Owner Steve DiFillippo sure knew what he was doing when he expanded his beloved Northern Italian Steakhouse, Davio’s, from Boston into the suburbs. After all, why not expand his culinary empire into Patriot Place, the shopping plaza built adjacent to the hallowed grounds of a football dynasty? The sheer size of the restaurant almost keeps up with the seating capacity at the Gillette stadium, accommodating an eye-popping 350 patrons.
Our large party was seated in an intimate, rotund-spaced private room, which made for pleasant people watching given the al-fresco dining outside. Davio’s interior as a whole is impressive, from its warm, inviting brown hues to its magnificent cathedral ceilings and its expansive bar and lounge. The décor evokes grandeur, but with a hint of restraint. Mooo…., KO Prime, Grill 23, this is not.
Our cocktails are generous and well prepared, particularly the house-made sangria. Often times, the Burgundy wine flavor is lost amidst all of the juices thrown into this type of concoction. Here, the wine takes center stage, well balanced with the other liquors and juices. My wife’s cocktail, prepared with Kiwi and Sprite, was light and refreshing, a perfect, innovative summer drink. A platter containing four varieties of freshly baked breads, including wonderfully tasty pesto, is brought out to the table with an equally interesting selection of spreads, including roasted eggplant and goat cheese.
The cocktails also go down well with an array of appetizers, including crispy fried clams served with delectable housemade chips and a spicy remoulade sauce ($14). Crispy fried calamari with hot cherry peppers and spicy aioli ($12) pack welcomed, subtle heat. At Davio’s, fried seafood - unlike at many similar establishments - is surprisingly one of its strongsuits. The seafood we sample is not too rubbery and possesses just the right amount of crispiness. A side of sautéed green beans with crispy pancetta ($8) was tasty, if not a tad too spicy.
Entrees are equally strong. One eating companion orders the spaghettini, which includes generous chunks of Maine lobster, sun dried tomato, and creamy basil pesto ($26). Although the prospect of ‘creamy basil pesto’ paired with lobster initially frightened me away from ordering this dish, after sampling a couple of forkfuls, it was no wonder that she was unwilling to part with any additional bites. The pasta was well cooked and the pesto sauce was delicious and surprisingly light. It’s an odd mismatch of ingredients that somehow works. Even better was the gorgonzola crusted prime top sirloin, seared perfectly on the outside, cooked medium rear, topped with gorgonzola cream and accompanied by an otherwordly organic mushroom risotto. For only $29, this generous cut of quality meat was an outrageous bargain. With the exception of a side of far-too-salty-baby spinach on another companion’s dish, the presentation, size, and taste of all entrees were all top-notch. The maccheroni alla chitarra, with shrimp, pancetta, hot cherry peppers, and arugula lemon oil ($24) was another satisfying pasta dish.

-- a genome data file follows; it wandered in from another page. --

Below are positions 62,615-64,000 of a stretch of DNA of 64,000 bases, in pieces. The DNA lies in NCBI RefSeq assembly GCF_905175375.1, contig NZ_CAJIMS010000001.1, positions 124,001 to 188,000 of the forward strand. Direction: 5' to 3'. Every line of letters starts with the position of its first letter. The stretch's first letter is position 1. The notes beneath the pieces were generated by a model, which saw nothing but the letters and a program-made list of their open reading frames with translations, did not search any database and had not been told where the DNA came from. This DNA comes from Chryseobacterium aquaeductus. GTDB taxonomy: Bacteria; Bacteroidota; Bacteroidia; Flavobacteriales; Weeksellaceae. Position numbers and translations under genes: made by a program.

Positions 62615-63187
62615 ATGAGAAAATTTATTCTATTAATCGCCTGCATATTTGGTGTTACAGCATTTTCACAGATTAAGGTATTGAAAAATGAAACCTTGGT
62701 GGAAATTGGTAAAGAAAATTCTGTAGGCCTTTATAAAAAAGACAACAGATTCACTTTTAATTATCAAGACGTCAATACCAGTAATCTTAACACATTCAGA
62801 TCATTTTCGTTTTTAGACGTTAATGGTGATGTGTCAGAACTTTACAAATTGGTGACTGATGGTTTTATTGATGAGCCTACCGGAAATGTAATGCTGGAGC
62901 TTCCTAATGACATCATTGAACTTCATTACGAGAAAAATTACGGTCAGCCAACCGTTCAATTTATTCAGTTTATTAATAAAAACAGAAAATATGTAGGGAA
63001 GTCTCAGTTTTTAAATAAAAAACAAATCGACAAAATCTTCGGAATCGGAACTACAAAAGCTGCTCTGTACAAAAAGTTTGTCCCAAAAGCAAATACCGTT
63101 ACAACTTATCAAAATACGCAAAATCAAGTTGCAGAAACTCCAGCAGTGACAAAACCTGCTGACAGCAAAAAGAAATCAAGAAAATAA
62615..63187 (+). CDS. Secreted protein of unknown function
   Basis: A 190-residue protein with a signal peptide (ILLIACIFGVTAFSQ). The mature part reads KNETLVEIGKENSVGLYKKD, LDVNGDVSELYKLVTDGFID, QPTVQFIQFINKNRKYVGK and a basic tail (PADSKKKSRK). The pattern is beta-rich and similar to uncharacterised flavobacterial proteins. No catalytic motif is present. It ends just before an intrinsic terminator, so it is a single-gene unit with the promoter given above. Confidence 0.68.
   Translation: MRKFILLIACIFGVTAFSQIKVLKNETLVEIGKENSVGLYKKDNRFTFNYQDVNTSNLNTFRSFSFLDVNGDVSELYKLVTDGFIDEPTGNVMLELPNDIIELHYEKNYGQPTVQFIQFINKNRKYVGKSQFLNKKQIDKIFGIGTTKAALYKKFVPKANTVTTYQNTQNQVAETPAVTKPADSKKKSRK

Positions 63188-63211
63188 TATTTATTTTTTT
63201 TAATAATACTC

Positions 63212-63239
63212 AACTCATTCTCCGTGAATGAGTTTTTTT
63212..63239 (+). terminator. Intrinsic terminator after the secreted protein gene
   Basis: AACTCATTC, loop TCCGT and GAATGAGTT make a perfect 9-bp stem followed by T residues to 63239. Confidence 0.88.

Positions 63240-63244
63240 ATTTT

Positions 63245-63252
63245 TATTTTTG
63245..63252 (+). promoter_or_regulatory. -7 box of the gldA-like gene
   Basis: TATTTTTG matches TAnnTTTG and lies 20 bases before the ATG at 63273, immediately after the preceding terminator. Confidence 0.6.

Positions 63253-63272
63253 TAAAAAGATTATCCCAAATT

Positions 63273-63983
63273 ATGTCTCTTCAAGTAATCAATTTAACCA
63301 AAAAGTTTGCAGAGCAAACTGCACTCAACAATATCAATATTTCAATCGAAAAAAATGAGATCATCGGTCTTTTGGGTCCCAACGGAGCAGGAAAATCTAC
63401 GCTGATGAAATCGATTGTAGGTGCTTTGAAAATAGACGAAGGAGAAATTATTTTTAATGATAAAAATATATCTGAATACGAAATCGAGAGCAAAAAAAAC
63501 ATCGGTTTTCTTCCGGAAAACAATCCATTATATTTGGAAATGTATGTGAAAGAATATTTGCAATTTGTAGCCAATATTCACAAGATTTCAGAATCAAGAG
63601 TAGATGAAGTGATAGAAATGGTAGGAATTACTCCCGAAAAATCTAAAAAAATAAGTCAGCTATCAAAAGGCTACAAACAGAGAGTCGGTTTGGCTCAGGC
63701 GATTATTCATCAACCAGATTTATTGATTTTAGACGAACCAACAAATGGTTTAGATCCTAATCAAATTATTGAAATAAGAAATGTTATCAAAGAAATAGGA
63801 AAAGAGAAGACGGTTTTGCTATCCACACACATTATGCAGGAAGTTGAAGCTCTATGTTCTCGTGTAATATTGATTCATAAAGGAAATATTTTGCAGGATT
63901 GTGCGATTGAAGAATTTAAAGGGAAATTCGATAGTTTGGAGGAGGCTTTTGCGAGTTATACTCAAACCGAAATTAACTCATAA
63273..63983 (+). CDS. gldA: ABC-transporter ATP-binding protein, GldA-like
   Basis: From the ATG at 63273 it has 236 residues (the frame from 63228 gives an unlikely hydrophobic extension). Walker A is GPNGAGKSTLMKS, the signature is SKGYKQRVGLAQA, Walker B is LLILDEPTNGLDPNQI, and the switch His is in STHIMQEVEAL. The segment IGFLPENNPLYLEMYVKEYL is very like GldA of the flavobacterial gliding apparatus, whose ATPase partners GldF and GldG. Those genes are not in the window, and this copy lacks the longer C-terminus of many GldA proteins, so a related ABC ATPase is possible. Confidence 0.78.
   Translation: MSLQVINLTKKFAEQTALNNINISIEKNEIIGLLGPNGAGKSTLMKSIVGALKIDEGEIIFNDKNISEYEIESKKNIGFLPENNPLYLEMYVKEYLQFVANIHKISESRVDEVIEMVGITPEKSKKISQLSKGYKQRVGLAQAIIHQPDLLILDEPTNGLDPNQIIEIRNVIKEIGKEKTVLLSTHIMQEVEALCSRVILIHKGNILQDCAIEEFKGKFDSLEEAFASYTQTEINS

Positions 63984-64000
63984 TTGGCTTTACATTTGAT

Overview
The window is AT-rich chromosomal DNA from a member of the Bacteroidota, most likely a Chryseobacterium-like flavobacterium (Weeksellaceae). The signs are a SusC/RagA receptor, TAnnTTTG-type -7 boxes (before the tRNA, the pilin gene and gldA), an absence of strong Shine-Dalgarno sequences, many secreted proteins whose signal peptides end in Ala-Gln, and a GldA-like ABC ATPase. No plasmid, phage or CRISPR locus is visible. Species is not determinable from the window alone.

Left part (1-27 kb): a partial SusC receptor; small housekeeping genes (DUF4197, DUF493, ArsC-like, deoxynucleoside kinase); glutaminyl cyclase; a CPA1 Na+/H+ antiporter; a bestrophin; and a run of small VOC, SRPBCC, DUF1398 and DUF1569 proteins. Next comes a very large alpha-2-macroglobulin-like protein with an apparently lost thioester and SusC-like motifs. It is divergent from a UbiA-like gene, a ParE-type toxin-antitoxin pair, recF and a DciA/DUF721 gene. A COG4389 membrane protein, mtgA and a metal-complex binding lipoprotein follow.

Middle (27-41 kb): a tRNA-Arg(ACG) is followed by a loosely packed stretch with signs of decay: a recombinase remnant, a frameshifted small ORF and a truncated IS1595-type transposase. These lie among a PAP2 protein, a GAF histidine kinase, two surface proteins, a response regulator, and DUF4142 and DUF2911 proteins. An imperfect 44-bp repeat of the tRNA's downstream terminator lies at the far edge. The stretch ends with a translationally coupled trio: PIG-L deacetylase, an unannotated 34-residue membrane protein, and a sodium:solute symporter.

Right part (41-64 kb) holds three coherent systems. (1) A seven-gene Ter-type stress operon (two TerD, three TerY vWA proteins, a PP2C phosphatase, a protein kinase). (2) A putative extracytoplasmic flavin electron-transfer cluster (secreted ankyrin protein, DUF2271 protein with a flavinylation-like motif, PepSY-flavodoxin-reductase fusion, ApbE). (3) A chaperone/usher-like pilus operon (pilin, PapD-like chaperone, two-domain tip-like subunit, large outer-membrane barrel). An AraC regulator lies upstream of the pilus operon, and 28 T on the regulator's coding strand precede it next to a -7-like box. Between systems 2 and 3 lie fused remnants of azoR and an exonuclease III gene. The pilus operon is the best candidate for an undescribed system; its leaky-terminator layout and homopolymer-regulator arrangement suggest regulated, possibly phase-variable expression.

Desserts provided a nice conclusion to the evening. Baby cakes – Davio’s take on the warm chocolate molten – were well cooked, if not as dense and gooey as I had hoped. The best dessert, hands-down, was the warmed strawberry rhubarb tort. The flakiness of the dough paired with succulent fruit was heavenly.
Service was respectable, though given such high price points here (i.e. a grilled porterhouse veal chop runs $46, while several steaks run into the $40s and even $50s), one would expect it to be flawless. While our server was only one week into her job, she was genial, surprisingly knowledgeable of the menu (even making recommendations), and attentive while at our table. Minor snafus, which reflected more upon the busboys more so than with our waitress, included a dining companion having to request steak sauce and a coffee refill on more than one occasion. Now in its third year at Patriots Place, one would think that such basic service glitches as these would have worked themselves out by now.
If there were one minor quibble overall with the menu, it’s that it is a bit unorganized and overly expansive, making it difficult to navigate and order at times. For instance, some of the appetizers (and several entrees) are separated out and appear on the Classici section (Davio’s staple dishes since the restaurant’s inception, though this is not explained on the menu). A variety of spring rolls even have their own section unto themselves (Marchi). What does Davio’s pride itself on – steak, seafood, pasta – all of the above? It’s as if the restaurant wants to be all things to everyone, and is a bit too schizophrenic for my taste.
Beggars, however, cannot be choosers. Davio’s pleasantly delivers on several levels. Its ambience and its food make it a welcomed addition to the South Shore dining scene. Is it the Super Bowl of fine dining? Not at all, but DiFillippo and his staff score a touchdown in Paul’s Palate’s book.
Monday, August 23, 2010
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